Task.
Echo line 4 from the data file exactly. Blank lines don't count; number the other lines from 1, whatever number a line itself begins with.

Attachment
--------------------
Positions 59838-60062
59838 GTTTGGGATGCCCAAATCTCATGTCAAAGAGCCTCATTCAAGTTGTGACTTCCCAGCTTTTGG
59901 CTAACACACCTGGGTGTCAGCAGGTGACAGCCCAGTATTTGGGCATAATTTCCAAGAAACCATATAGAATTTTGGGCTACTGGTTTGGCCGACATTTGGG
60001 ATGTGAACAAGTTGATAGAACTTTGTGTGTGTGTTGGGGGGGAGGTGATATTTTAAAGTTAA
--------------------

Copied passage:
60001 ATGTGAACAAGTTGATAGAACTTTGTGTGTGTGTTGGGGGGGAGGTGATATTTTAAAGTTAA